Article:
In the Classroom

  • Train Dreams: A Novella
    Train Dreams: A Novella
    by Denis Johnson
  • Bluets
    by Maggie Nelson
  • We the Animals: A novel
    We the Animals: A novel
    by Justin Torres

Flash fictions by Liz Ketchum, Knox '12

Laying of Hands

The boy she loves has been praying over cars since he was eight years old, palm on the dashboard, willing life into the transmission. She thinks about him after the crash, how, when they were together, he prayed over the red Volvo dead on the country road and it started. She loved the way he said Jesus, full of twang and honey. She wanted to plant him in her yard like a sugar maple, so he could give her sweetness when she needed it, but the thing about a car-praying boy is that his feet love the road.

Now, stranded on the street, she wants him to uncrumple the SUV, fill in the crater on the passenger door right behind where she was sitting when the truck plowed in. She wants him to touch her collarbones again, gently salving the bruises. This is the only way she knows how to heal. She puts one hand over her heart, the other on the hood of the Ford. Arms like jumper cables as she whispers Jesus


John Wayne

My father’s name was John Wayne. Like the Western star. Except he had no boots, no spurs. Nothing to kick up the dust. I’d like to tell you that he shot men off their horses in the backyard, that he came inside with his gun still smoking, a stoic hero. I’d like to tell you that we lived in a place where there were horses. A man could show his shine on that street, I’d say. A man could have a wilderness in his heart, and it wouldn’t destroy him.

If I were to tell you that my father, John Wayne, killed himself one night under the Midwestern stars, I could tell you it was a downright shoot 'em up. That he took guns in both his hands and pulled the triggers like life and country depended on it.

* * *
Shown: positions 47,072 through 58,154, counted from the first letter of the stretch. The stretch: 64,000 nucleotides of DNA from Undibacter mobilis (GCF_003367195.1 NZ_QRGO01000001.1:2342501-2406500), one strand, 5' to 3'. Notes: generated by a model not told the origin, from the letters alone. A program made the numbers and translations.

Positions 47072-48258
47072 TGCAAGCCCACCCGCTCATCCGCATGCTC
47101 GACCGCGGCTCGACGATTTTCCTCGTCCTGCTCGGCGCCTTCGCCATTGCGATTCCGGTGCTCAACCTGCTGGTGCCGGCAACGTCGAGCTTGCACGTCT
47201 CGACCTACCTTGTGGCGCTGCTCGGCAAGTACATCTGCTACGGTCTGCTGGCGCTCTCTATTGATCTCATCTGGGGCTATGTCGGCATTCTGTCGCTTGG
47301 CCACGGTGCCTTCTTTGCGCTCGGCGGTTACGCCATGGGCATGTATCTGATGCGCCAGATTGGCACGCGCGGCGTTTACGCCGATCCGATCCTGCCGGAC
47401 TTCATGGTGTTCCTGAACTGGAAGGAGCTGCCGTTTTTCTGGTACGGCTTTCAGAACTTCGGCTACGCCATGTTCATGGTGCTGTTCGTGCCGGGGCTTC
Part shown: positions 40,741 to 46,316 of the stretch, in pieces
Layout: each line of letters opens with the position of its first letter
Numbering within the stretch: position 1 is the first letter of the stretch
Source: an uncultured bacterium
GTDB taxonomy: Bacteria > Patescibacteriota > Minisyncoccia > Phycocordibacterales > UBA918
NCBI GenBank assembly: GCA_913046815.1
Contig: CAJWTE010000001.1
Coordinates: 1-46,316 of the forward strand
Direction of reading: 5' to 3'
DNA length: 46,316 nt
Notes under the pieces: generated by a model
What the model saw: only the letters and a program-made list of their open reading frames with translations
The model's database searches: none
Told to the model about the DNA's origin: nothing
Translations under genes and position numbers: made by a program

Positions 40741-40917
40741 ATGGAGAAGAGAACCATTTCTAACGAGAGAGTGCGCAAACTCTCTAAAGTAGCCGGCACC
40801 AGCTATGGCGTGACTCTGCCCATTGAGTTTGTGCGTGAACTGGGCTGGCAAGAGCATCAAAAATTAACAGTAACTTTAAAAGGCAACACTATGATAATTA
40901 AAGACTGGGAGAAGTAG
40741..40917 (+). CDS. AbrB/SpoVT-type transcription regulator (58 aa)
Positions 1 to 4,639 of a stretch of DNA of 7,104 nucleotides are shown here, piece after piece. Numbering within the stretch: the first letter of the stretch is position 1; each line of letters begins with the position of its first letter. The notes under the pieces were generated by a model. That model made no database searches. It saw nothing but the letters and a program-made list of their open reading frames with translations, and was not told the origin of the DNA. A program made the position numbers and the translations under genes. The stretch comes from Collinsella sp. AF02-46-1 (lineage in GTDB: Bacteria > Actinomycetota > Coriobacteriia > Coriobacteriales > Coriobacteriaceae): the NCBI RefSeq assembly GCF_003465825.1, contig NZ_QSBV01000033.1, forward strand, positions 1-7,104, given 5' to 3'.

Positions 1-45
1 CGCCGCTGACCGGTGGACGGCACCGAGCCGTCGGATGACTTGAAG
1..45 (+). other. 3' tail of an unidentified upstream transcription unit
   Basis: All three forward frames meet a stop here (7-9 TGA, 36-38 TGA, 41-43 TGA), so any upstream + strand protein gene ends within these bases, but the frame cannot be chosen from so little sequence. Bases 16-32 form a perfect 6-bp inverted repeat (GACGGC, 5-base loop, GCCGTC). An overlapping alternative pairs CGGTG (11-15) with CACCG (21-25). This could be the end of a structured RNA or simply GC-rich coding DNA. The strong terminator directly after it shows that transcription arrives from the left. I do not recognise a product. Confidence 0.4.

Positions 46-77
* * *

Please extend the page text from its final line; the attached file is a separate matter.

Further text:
The truth is that he killed himself in a garage, the cars running like chained-up horses. And as he wandered past the rakes, drunk on carbon monoxide, he couldn’t even see the leaves caught in their teeth, or how near he was to the doors—the one leading out into the cornfields, the other into the house where pizza was still sitting on the counter but his girls were gone back to their mother. He collapsed on the welcome mat, his neck swelling against everything he’d tracked in.

Liz's definition of flash fiction:

Really, the pleasure of prose poetry and flash fiction is that they’re young and still undefined. They’re like awkward pre-teens at summer camp, still trying to figure out all the weird things their bodies can do. Some are more developed; some are still waiting for a growth spurt. Some can sing; others are the quiet nerdy types who like to sit on their bunk beds and read. Some aren’t as afraid to play with the opposite sex; some call their mothers every day. All of them are navigating this adolescent space where it’s up to them to define what they are to the world. And hell if they know. They’re just trying to play kickball and flirt with each other at the trading post. All they know is that they’re not quite like their parents, fiction and poetry sitting at home reading their anthologies. And they’re not always like their peers, but if their counselors tell them anything, it’s that it’s okay to be a little different. 

Liz Ketchum is a creative writing major from Springfield, Illinois.